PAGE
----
Saturday, September 29, 2012

Plan now for October 31!

We at Fatal Foodies are gearing up for a Trick-or-Treat event! Come by on October 31 to get a list of links to our sites/blogs where you can get recipes and/or craft ideas or enter giveaways for fun prizes, including Kindle downloads and autographed books!

If you're an author who would like to be an honorary Fatal Foodie for the day and submit a link where readers can Trick-or-Treat, simply send your information to gayle@gayletrent.com.

We'll look forward to celebrating with you! Costumes are optional. :-D

Friday, September 28, 2012

Apple Harvest Recipes

In southwest Virginia, it's time to harvest apples. Below are a few recipes I found.

Stuffed Cinnamon Apples
6 apples
2/3 cup red cinnamon candies
2 cups water
3 ounce package cream cheese
2 tablespoons milk
1 teaspoon lemon juice
1/3 cup pitted dates, chopped
1 small can crushed pineapple, drained
2 tablespoons chopped walnuts
Lettuce

Peel and core apples, mix candies and water. Cook until candies are dissolved. Add apples. Simmer, uncovered until tender, about 15 minutes. Chill in syrup for several hours. Blend cream cheese, milk, lemon juice, dates, pineapple and nuts. Drain apples on rack. Place apples on top of salad greens. Stuff center of apples with cream cheese mixture. Very pretty and delicious.
 
This next one is a new one on me--peanut butter and bacon! Sounds interesting....
 

1/3 cup creamy peanut butter
2 tablespoons minced crisp bacon
1 cup dairy sour cream
1 teaspoon prepared horseradish
Sliced, unpeeled red eating apples
Combine peanut butter and bacon; beat in sour cream. Stir in horseradish. Serve as dip for red apple slices. Makes about 1-1/2 cups. Enough for 8 or more guests.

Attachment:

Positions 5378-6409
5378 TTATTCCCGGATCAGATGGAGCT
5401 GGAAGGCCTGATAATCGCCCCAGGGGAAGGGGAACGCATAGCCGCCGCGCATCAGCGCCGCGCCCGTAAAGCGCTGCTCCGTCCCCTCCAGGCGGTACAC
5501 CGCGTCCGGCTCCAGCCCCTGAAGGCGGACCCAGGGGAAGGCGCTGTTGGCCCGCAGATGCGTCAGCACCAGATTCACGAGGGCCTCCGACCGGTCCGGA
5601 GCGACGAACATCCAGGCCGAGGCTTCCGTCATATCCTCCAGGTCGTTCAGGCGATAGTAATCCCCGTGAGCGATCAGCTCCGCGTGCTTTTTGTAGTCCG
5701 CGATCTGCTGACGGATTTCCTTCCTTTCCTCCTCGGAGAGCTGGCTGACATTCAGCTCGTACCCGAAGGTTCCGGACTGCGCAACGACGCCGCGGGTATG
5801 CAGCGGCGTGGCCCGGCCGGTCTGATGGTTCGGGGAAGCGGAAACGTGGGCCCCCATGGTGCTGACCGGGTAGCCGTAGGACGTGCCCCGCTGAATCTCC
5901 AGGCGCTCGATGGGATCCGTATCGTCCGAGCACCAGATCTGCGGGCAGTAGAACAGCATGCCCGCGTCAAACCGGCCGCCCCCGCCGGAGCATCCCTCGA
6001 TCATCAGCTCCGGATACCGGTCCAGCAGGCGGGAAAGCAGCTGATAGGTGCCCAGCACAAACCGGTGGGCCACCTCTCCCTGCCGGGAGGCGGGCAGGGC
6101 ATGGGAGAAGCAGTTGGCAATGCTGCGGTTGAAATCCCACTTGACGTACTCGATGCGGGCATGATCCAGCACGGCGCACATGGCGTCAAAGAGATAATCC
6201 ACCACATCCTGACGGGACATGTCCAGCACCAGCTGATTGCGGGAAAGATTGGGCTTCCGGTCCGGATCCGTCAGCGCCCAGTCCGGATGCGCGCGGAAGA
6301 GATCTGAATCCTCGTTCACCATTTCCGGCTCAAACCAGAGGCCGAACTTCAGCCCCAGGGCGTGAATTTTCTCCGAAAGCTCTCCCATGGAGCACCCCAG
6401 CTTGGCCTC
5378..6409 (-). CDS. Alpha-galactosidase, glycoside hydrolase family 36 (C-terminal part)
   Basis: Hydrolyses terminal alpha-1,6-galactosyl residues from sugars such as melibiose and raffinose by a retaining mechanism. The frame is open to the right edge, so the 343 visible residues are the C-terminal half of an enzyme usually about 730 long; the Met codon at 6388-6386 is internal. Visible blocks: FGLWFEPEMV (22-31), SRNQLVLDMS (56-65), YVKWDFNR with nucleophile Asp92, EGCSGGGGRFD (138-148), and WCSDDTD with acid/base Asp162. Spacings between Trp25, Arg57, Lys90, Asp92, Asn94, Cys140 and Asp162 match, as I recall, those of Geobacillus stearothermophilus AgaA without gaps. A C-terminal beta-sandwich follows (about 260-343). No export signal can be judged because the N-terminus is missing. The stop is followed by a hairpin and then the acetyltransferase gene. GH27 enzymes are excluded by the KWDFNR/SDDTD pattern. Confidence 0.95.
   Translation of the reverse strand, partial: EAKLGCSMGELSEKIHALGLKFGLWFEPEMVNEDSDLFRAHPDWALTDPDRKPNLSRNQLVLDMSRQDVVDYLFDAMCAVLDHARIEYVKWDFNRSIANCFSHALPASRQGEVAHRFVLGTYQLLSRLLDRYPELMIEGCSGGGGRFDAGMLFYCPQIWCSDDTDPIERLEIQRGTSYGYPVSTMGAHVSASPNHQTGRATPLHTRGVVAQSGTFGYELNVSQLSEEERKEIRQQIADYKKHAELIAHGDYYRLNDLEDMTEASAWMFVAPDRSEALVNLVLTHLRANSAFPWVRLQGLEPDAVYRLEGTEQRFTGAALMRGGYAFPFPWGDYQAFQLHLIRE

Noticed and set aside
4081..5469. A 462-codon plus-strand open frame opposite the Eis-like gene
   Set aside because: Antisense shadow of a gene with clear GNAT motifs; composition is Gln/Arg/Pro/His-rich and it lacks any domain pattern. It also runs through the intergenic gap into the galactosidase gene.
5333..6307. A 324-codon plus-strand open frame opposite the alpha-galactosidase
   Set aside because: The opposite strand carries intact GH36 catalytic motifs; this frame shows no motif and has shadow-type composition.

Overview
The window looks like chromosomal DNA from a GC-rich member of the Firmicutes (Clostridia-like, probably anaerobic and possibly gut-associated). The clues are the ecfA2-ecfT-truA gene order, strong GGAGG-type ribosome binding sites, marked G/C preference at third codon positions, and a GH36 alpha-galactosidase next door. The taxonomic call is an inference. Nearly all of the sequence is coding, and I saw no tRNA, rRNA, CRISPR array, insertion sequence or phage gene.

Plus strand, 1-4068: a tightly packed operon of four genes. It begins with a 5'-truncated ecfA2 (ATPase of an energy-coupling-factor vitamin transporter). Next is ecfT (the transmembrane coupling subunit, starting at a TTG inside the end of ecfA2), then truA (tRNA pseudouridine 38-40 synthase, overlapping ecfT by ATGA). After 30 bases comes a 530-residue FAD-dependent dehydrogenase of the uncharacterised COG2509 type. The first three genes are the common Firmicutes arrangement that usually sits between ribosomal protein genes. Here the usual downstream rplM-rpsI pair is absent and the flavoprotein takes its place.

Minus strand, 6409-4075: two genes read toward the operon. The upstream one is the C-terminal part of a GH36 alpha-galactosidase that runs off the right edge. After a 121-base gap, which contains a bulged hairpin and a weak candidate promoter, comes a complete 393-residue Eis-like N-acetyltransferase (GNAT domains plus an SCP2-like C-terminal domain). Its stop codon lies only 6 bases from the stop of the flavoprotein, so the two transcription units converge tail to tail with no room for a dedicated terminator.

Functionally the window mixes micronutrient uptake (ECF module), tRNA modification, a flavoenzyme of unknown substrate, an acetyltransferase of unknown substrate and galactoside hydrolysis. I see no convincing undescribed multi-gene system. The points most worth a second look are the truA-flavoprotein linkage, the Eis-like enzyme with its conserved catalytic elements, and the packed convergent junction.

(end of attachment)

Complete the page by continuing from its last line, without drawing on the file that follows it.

Apple and Sausage Pie

Ingredients
  • 1 basic pie dough recipe, rolled out and lining a 9 or 10-inch pie dish, or 8x8 baking dish, chilled (or one frozen pie crust)
  • 2 large tart Granny Smith apples, peeled and thinly sliced
  • 1/2 medium onion, chopped (about half a cup)
  • 1 teaspoon sugar
  • 3 Tbsp butter
  • 3/4 lb sweet Italian sausage (bulk, or removed from casings)
  • 1 clove garlic, minced
  • 2 cups shredded fontina, provalone, and or asiago cheese
  • 1 cup ricotta cheese
  • 1/4 cup feta cheese
  • 2 eggs, slightly beaten
 
Method

1 Preheat oven to 425°F. Line the inside of a pie shell with heavy aluminum foil, pressing the dough against the side. Bake for 8 minutes. Remove foil, poke the bottom of the pie crust with the tines of a fork to create air vents. Return crust to oven, bake for an additional 4 minutes, or until the crust just begins to brown. Remove from oven and let cool. Reduce oven temperature to 350°F.
2 Melt butter in a large skillet on medium heat. Add the apples, onions, and sugar, cook, stirring occasionally, until tender, about 5 minutes. In the last 30 seconds or so, add the garlic and cook until fragrant. Transfer mixture to a separate bowl. Increase the heat to medium high and in the same skillet add the Italian sausage. Cook, stirring only infrequently, until sausage is browned on all sides and is cooked through. Remove from heat. Remove the sausage with a slotted spoon to a dish lined with paper towels to absorb the excess fat.